Duvar English

Turkey’s main opposition Republican People’s Party (CHP) has deemed the return of seismic research vessel Oruç Reis to waters near the southern province of Antalya “a compromise.”

The CHP’s Central Executive Board (MYK) has also called on the ruling Justice and Development Party (AKP) to “not make compromises in our rightful cause” following an extraordinary meeting on the escalating tensions in the eastern Mediterranean.

Oruç Reis returned to waters near Antalya on Sept. 13, Refinitiv data showed, a move Greece said was a positive first step in easing tensions over offshore natural resources.

But Turkish Defense Minister Hulusi Akar played down the significance of the move, saying the ship had returned to shore as part of scheduled plans.

CHP: Diplomacy carried out by decisions of a single person

The CHP also said that it follows the developments closely.

“The fact that parliament is no longer a center of power isolated Turkey in its rightful causes in diplomacy and made it make compromises,” it said in a written statement.

“Diplomacy, which needs to be of the state, has turned into a tool in domestic politics and is now carried out based on the decisions of a single person via putting the Foreign Ministry and bureaucracy out of the picture,” the CHP added.

It also commented on U.S. Secretary of State Michael Pompeo’s “concerns” about Turkey’s actions in the eastern Mediterranean after a meeting in Nicosia on Sept. 12 with Cypriot President Nicos Anastasiades, saying that an agreement signed between the U.S. and Greek Cyprus will increase tensions.

“This agreement ignored the rights of Turkish Cyprus,” it said, while slamming Pompeo for not meeting with Turkish Cyprus official during his visit to the island.

NATO members Turkey and Greece have overlapping claims to continental shelves and rights to potential energy resources in the eastern Mediterranean. Tensions flared last month after Ankara sent Oruç Reis to map out possible oil and gas drilling prospects in waters claimed by Greece, Cyprus and Turkey.

Turkey’s navy had issued an advisory earlier this month saying that the Oruç Reis would continue operations in the area until Sept. 12.

Foreign Minister Mevlüt Çavuşoğlu had said the ship would continue exploratory operations for longer but no extension to the advisory has been issued so far.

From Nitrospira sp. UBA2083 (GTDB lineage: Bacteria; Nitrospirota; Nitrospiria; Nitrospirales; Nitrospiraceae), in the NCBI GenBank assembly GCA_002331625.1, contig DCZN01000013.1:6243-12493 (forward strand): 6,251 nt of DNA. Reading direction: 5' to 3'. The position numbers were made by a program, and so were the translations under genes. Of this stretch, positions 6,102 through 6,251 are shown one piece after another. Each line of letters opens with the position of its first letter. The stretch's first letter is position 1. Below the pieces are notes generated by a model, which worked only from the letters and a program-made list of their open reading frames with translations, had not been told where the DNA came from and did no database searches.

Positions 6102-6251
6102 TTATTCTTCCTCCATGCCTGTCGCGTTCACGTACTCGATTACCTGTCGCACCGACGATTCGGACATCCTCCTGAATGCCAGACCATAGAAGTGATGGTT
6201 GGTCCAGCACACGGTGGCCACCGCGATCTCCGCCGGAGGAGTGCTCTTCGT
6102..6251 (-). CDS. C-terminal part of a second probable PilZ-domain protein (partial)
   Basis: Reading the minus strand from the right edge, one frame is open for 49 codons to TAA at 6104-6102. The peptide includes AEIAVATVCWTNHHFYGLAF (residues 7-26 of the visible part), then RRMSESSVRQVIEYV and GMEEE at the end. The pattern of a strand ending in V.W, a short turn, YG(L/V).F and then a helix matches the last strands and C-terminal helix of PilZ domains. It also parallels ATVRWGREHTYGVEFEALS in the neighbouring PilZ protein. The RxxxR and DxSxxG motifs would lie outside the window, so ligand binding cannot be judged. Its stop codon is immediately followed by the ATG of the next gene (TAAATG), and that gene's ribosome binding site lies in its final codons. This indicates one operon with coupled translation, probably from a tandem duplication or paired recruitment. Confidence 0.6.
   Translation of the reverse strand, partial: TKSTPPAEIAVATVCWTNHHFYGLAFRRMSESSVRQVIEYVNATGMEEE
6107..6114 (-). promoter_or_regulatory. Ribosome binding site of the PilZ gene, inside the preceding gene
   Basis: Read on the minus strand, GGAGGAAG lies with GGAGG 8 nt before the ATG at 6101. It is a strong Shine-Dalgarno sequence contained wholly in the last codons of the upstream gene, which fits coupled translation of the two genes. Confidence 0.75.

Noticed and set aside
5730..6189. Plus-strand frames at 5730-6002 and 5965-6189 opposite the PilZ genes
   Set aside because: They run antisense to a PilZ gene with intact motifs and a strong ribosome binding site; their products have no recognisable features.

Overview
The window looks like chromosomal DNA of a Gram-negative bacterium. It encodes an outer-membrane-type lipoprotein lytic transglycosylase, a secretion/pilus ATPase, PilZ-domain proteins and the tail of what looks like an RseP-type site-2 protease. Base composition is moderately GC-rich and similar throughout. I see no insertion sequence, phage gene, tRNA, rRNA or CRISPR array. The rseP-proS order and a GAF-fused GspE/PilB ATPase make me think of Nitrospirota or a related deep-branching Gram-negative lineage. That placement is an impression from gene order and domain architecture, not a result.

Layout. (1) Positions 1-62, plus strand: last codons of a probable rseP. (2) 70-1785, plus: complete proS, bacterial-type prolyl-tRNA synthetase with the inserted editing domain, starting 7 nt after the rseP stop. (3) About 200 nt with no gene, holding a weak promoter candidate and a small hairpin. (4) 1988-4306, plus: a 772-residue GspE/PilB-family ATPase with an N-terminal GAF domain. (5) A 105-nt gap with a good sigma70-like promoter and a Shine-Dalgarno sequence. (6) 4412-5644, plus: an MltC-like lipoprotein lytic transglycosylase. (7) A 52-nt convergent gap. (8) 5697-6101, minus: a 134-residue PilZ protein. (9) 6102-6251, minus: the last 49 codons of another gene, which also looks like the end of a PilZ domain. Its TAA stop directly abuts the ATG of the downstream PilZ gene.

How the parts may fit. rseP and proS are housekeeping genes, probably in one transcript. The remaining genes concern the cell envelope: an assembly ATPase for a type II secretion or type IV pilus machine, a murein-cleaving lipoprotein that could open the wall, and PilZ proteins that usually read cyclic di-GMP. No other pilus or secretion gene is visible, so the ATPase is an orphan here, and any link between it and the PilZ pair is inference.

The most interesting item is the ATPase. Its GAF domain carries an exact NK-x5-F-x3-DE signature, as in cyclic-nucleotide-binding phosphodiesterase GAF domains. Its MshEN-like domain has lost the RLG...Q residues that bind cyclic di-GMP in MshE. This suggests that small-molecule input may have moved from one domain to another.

Oruç Reis returned for ‘resupply and maintenance works’

On Sept. 14, Çavuşoğlu said that Oruç Reis returned to the base for “resupply and maintenance works.”

Meanwhile, Greek Prime Minister Kyriakos Mitsotakis welcomed the move.

“The return of Oruç Reis is a positive first step, I hope there will be continuity. We want to talk with Turkey but in a climate without provocations,” he told reporters in Thessaloniki.

Ankara faces potential sanctions from the European Union, which fully supports member states Greece and Cyprus, due to the dispute but many states, including Germany, want to defuse the stand-off through dialogue.

“A sanctions list exists as an option [against Turkey]. Our desire is not to see it implemented but it will be done if we see that the other side is not returning to the path of logic,” Mitsotakis said.

The bloc’s leaders could make a decision at a summit on Sept. 24-25.

Çavuşoğlu, however, said on Sept. 14 that Turkey does not expect the European Union to impose sanctions on it, adding that the vessel will soon resume operations.

Turkey rejects pre-conditions

Turkey has also said it is open to solving issues with Greece through dialogue but had publicly rejected any pre-conditions, including Oruç Reis halting operations, ahead of negotiations.

Akar, who was visiting Antalya’s Kaş district, near the Greek island of Kastellorizo, said that Turkey was on the side of dialogue and political solution.

He later told state-owned Anadolu Agency that Oruç Reis’ return did not mean Ankara had given up its rights in the area. “There are planned operations. There will be back-and-forth movements within the framework of this plan,” he said.

Seismic surveys are part of preparatory work for potential hydrocarbon exploration.

Turkey says it has a legitimate claim over the area in the eastern Mediterranean. There is no agreement between Greece and Turkey delimiting their continental shelves, while Turkey disputes any claims by Cyprus, with which it has no diplomatic relations.

Cyprus was split in a Turkish invasion in 1974 triggered by a brief Greek-inspired coup. Its internationally recognized Greek Cypriot government represents the whole island in the European Union, though its authority is effectively contained to the southern part. North Cyprus is an unrecognized Turkish Cypriot state recognised only by Ankara.